The Sordid Link Between the US Government, Popular American Restaurants, and Shady Contractors Who Violate Workers’ Human Rights

Last year, I was blown away by an incredible article in The New Yorker that detailed forced labor and terrible working conditions on US army bases. I knew, of course, that the US government has been implicated in a number of atrocious human rights abuses. And, if pressed, I would not have guessed that conditions on army bases were good. But I had no real idea of what life is like on army bases in Iraq and Afghanistan, or the extent to which the rights of workers on these bases are abused.

Apparently, parts of US army bases in Iraq and Afghanistan are reminiscent of middle American malls:  Cinnabon, Taco Bell, and Pizza Hut offer comforting familiarity, while beauty shops, coffee shops, and just shopping shops provide other ways to spend your money. But if you thought that fast food and chain restaurants in the US provide poor jobs for workers, compare that to what’s happening in American restaurants on US bases overseas. As Sarah Stillman noted in The New Yorker last year:

A common recruiting story involves a tempting ad for Middle East “Salad Men” torn out of a newspaper, or an online job posting that promises “openings for cooks/chefs/master chefs for one of the best . . . middle east jobs.” Given the desperate circumstances of many applicants, few questions are asked, and some subcontractors sneak workers to U.S. bases without security clearances, seeking to bypass basic wage and welfare regulations. “No one plays straight here,” a foreign concession manager with six years of experience in Iraq told me. He introduced me to three young Nepali and Bangladeshi workers in a nearby Popeye’s and Cinnabon, each of whom had paid a smuggler between three hundred and four hundred dollars to bring them onto the base with a fake letter of authorization. That’s in addition to the money—an average of three thousand dollars—they had paid a recruiter in their home country to get the job.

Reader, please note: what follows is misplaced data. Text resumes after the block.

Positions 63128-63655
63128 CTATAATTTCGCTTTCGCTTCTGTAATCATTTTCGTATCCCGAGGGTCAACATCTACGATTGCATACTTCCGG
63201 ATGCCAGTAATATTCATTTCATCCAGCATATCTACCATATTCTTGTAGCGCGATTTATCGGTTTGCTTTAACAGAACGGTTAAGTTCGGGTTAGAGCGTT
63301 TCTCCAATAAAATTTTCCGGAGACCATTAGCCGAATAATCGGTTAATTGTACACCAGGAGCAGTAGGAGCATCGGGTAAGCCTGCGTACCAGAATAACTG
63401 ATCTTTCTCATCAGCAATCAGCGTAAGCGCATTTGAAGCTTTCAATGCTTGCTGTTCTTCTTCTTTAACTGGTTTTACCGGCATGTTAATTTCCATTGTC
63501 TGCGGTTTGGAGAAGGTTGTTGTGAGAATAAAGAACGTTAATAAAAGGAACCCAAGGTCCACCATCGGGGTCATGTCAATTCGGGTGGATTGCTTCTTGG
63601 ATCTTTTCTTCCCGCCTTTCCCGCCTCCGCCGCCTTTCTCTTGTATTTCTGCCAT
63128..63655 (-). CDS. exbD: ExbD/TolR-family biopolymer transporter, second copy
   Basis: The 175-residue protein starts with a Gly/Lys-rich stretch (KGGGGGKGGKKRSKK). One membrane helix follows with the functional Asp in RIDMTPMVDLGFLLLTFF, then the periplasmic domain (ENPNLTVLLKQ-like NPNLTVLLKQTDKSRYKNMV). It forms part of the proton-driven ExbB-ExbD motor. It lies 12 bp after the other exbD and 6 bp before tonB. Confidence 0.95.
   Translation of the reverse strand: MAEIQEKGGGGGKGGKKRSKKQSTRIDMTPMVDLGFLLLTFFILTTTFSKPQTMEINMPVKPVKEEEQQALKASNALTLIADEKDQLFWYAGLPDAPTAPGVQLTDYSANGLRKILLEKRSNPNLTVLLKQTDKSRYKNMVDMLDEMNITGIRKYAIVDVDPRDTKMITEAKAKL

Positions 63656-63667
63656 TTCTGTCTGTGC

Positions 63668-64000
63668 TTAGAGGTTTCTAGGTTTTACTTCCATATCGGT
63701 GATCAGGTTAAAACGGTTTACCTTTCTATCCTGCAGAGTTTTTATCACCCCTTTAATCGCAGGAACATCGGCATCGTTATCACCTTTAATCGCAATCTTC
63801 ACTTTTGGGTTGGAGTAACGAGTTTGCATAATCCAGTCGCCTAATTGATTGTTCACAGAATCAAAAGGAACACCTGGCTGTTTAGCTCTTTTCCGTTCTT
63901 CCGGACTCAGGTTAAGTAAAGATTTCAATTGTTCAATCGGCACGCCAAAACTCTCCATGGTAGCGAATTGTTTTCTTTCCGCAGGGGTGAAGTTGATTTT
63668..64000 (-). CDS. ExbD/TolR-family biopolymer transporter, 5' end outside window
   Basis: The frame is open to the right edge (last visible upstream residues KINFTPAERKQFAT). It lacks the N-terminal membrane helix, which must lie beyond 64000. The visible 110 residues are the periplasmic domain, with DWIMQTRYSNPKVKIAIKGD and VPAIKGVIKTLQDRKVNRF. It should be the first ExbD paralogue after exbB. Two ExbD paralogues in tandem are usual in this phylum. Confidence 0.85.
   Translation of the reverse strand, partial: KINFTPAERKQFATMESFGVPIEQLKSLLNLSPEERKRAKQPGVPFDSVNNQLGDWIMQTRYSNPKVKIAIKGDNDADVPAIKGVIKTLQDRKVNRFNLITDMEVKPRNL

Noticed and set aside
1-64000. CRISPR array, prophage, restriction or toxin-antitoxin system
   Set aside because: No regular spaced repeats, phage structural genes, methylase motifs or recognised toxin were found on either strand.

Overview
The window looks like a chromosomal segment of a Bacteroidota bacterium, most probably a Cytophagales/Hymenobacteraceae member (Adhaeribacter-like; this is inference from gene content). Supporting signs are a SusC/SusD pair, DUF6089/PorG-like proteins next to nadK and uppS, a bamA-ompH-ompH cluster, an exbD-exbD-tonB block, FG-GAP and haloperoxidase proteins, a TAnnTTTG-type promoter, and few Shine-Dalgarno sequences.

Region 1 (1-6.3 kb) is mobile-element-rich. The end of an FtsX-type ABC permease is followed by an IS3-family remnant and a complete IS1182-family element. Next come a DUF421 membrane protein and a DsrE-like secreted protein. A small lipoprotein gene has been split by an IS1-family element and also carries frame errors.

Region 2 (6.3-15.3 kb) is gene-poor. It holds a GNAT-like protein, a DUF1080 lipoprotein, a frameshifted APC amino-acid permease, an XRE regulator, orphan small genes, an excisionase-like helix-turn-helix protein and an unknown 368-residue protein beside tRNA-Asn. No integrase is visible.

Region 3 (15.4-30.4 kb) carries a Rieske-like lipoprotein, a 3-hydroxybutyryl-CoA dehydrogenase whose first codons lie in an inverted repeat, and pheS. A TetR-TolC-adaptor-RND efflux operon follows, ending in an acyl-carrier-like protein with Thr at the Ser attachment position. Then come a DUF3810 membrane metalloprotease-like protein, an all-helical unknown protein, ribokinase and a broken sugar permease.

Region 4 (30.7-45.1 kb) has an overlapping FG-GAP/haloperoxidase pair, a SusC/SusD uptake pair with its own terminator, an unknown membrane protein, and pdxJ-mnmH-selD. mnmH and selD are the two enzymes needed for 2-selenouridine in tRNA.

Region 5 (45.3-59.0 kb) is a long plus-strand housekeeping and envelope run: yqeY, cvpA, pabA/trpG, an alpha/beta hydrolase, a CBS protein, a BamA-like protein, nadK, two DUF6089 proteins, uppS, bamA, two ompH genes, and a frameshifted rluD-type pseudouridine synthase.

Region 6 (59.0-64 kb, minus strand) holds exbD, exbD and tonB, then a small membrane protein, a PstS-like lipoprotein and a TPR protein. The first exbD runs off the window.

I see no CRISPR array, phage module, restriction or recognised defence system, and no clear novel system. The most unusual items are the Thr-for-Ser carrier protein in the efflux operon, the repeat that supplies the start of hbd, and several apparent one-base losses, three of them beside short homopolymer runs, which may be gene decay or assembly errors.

Such sums are hardly unusual. A typical manpower agency charges applicants between two thousand and four thousand dollars, a small fortune in the countries where subcontractors recruit. To raise the money, workers may pawn heirlooms, sell their wedding rings or land or livestock, and take out high-interest loans. U.S. military guidelines prohibit such “excessive” fees. But, in hundreds of interviews with T.C.N.s, I seldom met a worker who had paid less than a thousand dollars for his or her job, and I never learned of a case in which anyone was penalized for charging these fees.

It’s equally uncommon to meet a worker who receives the salary he or she was promised. A twenty-five-year-old Taco Bell employee on a major U.S. base in Iraq told me that he had paid a recruiting agency in Nepal four thousand dollars. “You’ll make the money back so quick in Iraq!” he was assured. When he arrived in Baghdad, in May, 2009, he was housed in a shipping container behind the U.S. Embassy, in the Green Zone, where he slept on soiled mattresses with twenty-five other migrants from Nepal, India, and Bangladesh. Many learned that they were to earn as little as two hundred and seventy-five dollars a month as cooks and servers for U.S. soldiers—a fraction of what they’d been promised, and a tiny sliver of what U.S. taxpayers are billed for their labor.

So he paid another agent three hundred dollars to drive him in a taxi to a U.S. base in northern Iraq. There, an Indian smuggler charged an additional three hundred dollars to help him get a five-hundred-dollar-a-month job making burritos. “I am safe now,” he said, tearfully, from the food-delivery window. “That is past, yeah? The Army is my father and my mother.”